Even with effective HP-HMI graphics, operators can’t see all things all the time. That’s what alarms are for, so improving the sound of the control system alarms is also important. ANSI/ISA-18.2-2016, Management of Alarm Systems for the Process Industries, provides guidance from a standards perspective. A modern DCS has the capability to configure at least six or seven alarms on every input—highs, lows, bad signal, etc. The options are endless, but the operator’s bandwidth to filter and respond to these alarms is not.
The control system should only alarm the operator when an action is required. This takes discipline and work. The remedy for this situation is well known. Alarm rationalization is needed to evaluate and document all the alarms and decide what is necessary and what can be eliminated, consolidated, or made smart.
One method for smart alarming is alarm shelving or disabling based on other plant conditions. For example, a low-flow alarm may be redundant if the pump providing that flow is not running. Alarm shelving is the capability to hide or remove multiple alarms based on a process condition. For example, if a compressor is taken out of service, the operator does not need to respond to any of its alarms. Shelving those alarms until the compressor is placed back in service can ease the load on the operator.
The payback for an alarm system that only rings when needed is twofold: First, it gives operators the ability to recognize abnormal situations quickly and act to mitigate them. After all, this is the purpose of an alarm system. Second, without nuisance alarms occurring constantly, operators have time to do their most important job—running the plant. It gives them the time and focus to improve yield and reduce errors.
One of the most common improvements in a control system migration is loop tuning and mitigation. Since every loop must be reprogrammed, it is an excellent time to improve their tuning and control conditions. Undiagnosed problems or problems that have been ignored for years can be evaluated and corrected.
Another improvement to the feel of a control system can be the difference between operating an almost self-driving car and a backhoe. In a modern car with cruise control, lane detection, and safety features, we can guide the vehicle where we want it to go, but we don’t have to control every action all the time. A backhoe, for example, requires the operator to directly manipulate every move with a separate joystick or knob. This method works, but it takes a lot of skill and manual control. Many legacy plants run that way.
Even with effective HP-HMI graphics, operators can’t see all things all the time; that’s what alarms are for.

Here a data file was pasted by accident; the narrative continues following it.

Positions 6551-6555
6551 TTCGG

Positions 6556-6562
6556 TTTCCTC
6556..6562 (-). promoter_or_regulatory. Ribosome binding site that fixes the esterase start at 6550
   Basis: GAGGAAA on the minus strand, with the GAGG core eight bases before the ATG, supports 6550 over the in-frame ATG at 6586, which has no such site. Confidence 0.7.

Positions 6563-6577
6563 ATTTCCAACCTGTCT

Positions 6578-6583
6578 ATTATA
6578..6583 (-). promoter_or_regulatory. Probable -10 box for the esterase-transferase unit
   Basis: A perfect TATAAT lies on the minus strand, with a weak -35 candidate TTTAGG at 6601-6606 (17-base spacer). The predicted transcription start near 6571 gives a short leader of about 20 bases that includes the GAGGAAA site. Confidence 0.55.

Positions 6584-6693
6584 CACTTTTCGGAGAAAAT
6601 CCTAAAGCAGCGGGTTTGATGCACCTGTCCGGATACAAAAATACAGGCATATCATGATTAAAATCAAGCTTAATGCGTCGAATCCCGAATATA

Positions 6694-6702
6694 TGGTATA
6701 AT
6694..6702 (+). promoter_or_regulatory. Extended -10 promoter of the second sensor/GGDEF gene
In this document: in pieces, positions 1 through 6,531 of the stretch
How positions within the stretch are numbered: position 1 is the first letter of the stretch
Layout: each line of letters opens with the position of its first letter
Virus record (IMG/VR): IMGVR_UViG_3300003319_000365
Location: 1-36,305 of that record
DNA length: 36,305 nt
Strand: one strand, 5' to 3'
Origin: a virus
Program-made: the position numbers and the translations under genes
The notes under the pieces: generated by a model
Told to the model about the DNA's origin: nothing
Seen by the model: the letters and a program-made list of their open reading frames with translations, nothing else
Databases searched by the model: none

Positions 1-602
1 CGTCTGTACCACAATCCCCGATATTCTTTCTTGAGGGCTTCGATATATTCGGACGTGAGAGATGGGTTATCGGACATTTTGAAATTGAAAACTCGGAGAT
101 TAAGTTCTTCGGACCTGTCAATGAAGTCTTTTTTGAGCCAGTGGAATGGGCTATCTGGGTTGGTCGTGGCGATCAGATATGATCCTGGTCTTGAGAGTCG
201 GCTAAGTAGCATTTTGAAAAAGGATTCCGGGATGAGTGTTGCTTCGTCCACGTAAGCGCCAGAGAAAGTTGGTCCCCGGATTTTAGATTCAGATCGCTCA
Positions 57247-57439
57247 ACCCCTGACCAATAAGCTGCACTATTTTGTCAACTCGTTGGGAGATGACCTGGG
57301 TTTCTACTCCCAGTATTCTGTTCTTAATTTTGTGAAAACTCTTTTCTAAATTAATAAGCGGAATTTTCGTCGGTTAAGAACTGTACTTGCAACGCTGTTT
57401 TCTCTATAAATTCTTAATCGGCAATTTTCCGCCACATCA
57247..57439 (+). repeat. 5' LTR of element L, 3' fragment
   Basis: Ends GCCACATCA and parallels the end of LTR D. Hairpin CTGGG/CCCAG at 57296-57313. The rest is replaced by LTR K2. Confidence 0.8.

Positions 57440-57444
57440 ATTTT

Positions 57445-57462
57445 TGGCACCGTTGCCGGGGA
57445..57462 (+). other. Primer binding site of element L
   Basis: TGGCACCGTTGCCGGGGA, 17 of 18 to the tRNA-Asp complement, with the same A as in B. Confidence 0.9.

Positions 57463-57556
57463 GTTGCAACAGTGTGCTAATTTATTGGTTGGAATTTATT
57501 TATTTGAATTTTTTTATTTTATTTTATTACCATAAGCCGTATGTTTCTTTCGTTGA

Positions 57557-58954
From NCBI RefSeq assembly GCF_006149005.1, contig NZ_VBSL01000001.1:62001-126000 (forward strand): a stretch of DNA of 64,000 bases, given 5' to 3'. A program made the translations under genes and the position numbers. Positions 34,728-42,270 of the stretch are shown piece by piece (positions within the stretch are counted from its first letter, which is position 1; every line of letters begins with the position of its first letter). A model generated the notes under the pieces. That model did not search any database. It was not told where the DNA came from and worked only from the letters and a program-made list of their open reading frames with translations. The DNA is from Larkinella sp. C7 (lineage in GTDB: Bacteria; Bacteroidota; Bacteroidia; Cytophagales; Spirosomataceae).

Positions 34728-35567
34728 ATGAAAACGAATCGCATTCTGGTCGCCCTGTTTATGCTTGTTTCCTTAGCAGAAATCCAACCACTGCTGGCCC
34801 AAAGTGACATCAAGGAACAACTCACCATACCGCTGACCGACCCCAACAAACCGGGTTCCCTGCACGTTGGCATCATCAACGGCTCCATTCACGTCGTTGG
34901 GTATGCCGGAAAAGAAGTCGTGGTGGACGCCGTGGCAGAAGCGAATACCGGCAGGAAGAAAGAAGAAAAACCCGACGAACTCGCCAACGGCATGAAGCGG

One of the most promising methods that is increasingly becoming accepted is statebased control (SBC). In SBC, each unit or piece of equipment has a set of operating states (Figure 2).
For example, a distillation column may have idle, filling, heating, running, and total reflux as its set of states. Rather than manipulate valves and proportional-integral derivative (PID) controls directly, operators can step the column through the states, or the control system can automatically move the column to a new state based on previously defined conditions. This allows the operator to spend more time setting the course, rather than driving the bus. Less time spent on easily automated tasks gives the operator more time to run the plant.
States also can be used to enable or disable smart alarms when conditions make that alarm meaningless. If the column hasn’t filled with liquid yet, the low-level alarm is meaningless.
Another method of increasing the control of the plant involves a step change in the control strategy. The expert implementation of advanced regulatory control techniques such as feed forward, ratio control, and inferred properties can have an impact on a plant’s ability to operate closer to constraints and thereby increase throughput. Again, a DCS migration brings the right expertise together and touches every control strategy in the controller. There is no better time to at least consider the execution of these strategies.
A control system migration is a big endeavor and requires buy-in from key stakeholders across the enterprise. The re-creation of graphics and control strategies on a new system is a challenging task, but it is also a great opportunity to improve the operator experience and overall production processes. Careful planning and some upfront work can improve the operator’s control of a plant in three key ways: sight—improving the graphic layout for the operator, sound—improving the alarm system, and feel—improving the operator’s control of the process.
All these improvements eliminate distractions and allow the operator to focus on thereal job—to keep production processes and the plant up and running. The ROI that these improvements provide can pay out big and help companies maintain their competitive edge.